Space as Matrix
13 December, 2022
Understanding space as matrix is to underline space as a complex layering of ever-changing social relations. It is to disrupt the normalcy of some, whilst not necessarily stressing other or new conditions under which these social relations arise – rather altering the terms on which they are founded.
Matrix Feminist Design Co-operative, Ursula Mayer,
muf architecture/art, Morgan Quaintance, Susana Torre, Heresies
The exhibition Space as Matrix, which took place from 28th September to 9th December 2022 in the gta exhibition space at ETH Zurich, brought together artists and architects who stand against a hierarchisation of space and the relations within it. On several levels, they contest how space is normally shaped, who it is shaped by, and who it is shaped for. Their fields of action range from acting outside required building specifications to working together with users on design processes to – more fundamentally – breaking with generic representations of space and the collapsing divisions between architect and user, artist and viewer, academia and lived experience.
Four events were held during the course of the exhibition, descriptions below. At the same time, Madame ETH acquired a Space as Matrix book list for her Kiosk K67, from which this collection is composed.
A Journey Around Space As Matrix
Workshop/Feminist Economies in Architecture
Led by The Alternative School of Economics in collaboration with muf architecture/art, this workshop explored what a feminist approach to making architecture might look like from the perspective of resources and relationships. Drawing on the idea of ‘Radmin’ (Radical Admin – pioneered by artist and feral economist Kate Rich), participants collectively defined the elements of a feminist budget, such as resources, organising, hierarchy and time.
Participants responded to the following provocations:
The project involves displacing a charity supporting women who are victims of domestic abuse. What will you do?
Your client specifies a high percentage of capital spend, but you need revenue for community engagement. What will you do?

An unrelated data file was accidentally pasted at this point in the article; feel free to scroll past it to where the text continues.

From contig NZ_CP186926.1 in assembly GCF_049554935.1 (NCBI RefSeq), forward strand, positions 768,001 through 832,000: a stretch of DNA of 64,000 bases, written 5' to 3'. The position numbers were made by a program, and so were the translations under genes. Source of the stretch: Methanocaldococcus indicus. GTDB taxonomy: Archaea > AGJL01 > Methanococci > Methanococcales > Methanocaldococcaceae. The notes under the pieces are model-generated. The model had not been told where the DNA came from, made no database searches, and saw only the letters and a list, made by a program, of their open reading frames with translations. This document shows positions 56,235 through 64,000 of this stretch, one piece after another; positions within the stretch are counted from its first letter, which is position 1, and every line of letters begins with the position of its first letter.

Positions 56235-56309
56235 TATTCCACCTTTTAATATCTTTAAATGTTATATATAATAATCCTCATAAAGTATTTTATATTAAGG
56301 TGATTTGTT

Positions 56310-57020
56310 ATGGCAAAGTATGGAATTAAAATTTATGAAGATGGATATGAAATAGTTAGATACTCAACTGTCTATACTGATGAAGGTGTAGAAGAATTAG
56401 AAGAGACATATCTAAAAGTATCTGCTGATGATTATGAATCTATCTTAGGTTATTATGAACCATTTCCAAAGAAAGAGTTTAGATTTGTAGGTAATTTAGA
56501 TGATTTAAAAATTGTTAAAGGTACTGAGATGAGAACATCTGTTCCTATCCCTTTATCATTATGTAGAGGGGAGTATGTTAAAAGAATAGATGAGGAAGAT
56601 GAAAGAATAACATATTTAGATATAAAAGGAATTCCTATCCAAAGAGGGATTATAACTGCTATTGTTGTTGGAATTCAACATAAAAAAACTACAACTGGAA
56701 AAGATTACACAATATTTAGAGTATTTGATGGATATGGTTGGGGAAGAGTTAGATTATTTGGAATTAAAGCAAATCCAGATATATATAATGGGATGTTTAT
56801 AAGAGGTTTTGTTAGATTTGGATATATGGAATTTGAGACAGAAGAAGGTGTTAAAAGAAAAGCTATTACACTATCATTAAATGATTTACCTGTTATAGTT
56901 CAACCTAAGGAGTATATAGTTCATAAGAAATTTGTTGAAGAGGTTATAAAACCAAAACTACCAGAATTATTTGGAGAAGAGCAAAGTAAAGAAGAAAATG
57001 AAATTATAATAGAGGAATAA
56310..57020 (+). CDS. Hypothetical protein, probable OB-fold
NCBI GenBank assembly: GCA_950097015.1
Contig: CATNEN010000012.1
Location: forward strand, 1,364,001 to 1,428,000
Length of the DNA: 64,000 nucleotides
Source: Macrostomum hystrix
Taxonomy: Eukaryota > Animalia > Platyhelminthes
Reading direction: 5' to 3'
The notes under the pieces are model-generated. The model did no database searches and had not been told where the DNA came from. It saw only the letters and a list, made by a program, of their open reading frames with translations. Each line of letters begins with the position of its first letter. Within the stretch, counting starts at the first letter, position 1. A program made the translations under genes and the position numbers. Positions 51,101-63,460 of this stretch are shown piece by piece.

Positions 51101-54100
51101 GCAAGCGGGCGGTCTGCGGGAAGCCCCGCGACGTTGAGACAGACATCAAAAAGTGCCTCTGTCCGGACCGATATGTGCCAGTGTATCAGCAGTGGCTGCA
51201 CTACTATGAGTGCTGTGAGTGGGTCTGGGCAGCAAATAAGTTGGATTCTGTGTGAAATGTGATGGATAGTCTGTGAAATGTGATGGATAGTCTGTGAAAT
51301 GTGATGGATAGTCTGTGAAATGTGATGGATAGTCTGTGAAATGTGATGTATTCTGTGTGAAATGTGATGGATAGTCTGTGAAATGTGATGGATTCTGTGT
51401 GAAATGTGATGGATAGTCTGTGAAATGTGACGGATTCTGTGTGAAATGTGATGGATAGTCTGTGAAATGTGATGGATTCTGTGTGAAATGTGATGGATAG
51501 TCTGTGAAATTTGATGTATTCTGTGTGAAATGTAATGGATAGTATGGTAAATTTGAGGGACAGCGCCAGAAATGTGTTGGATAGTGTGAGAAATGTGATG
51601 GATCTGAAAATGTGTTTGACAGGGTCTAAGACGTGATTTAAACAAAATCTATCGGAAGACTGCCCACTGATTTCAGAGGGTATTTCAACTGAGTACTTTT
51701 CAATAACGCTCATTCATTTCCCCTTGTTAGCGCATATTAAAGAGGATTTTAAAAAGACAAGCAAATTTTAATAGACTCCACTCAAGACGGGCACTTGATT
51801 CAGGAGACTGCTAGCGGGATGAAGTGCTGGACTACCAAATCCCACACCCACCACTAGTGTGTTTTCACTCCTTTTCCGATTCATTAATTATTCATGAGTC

You and your staff are working 14-hour days to meet the deadline. What will you do?
A major funder/donor to the project are known arms dealers. What will you do?
Screening/Morgan Quaintance & Heresies
The second event was a screening with works selected by Morgan Quaintance, whose piece Another Decade (2018) was on view in the exhibition Space as Matrix. Morgan Quaintance is a London-based artist and writer. His moving image work focusses on social histories and their reverberations in the present, often confronting the past in filmic montages combining archival material and new footage. The screening programme compiled by Quaintance included Rollostraat 18 (2021) from his ongoing series Miniatures – shorts all under four minutes long that depart from Quaintance’s usual essayistic work to visualize a concept or an idea, a note, more intuitive in method and quick in production.
After the programme by Quaintance, there was a screening of the documentary The Heretics (2009) by Joan Braderman on the collective of artists, writers and architects including Lucy Lippard, Miriam Schapiro, Su Friedrich, Joan Snyder and Susana Torre – whose work is exhibited in Space as Matrix – that ran the journal Heresies: A Feminist Publication on Art and Politics (1977-92).
Incidental Readings/Legends in Space
Maria Fusco with Women Writing Architecture
In four time slots throughout the day, Maria Fusco held live, remote readings for a small audience. Taking place within the exhibition Space as Matrix, Fusco’s voice occupied the space temporarily, performing an intimacy, an immediacy that is a vital part of her writing practice. The protagonists of this performance are the speaking as well as the listening body. Fusco read four “legends” from Legend of the Necessary Dreamer, adding more pockets of real and fictional time to the already layered structure of the book, and the space of the exhibition.
‘A modest epic written in real-time, Maria Fusco’s Legend of the Necessary Dreamer records some weeks in June 2013 when her narrator went every day to Lisbon’s Palácio Pombal in order to write about it. But ‘it’, of course, isn’t only the building, but the wraparound sensual act of perceiving. As she writes, I am trying to turn myself into a recording device…. Fusco’s book examines what it means not just to look, but to think, feel and remember. Legend expands the bounds of discursion. It’s a new classic of female philosophical fiction.’
Jos Boys, one of the founders of Matrix Feminist Design Co-operative, a collective active in the 1980s in London and whose practice was exhibited in Space as Matrix, was in conversation with Sol Pérez Martinez, member of WoWA (Women Writing Architecture), Group Hultzsch, a research group at the Institute of Theory and History of Architecture at ETH Zurich. Boys and Pérez Martínez discussed Matrix’s practice, determined by a flat organizational structure, intersectional principles and collaborative methods, their legacy today as well as their influences, including the work of architect, critic, and educator Susana Torre whose text, Space as Matrix, formed the theoretical framework of the exhibition.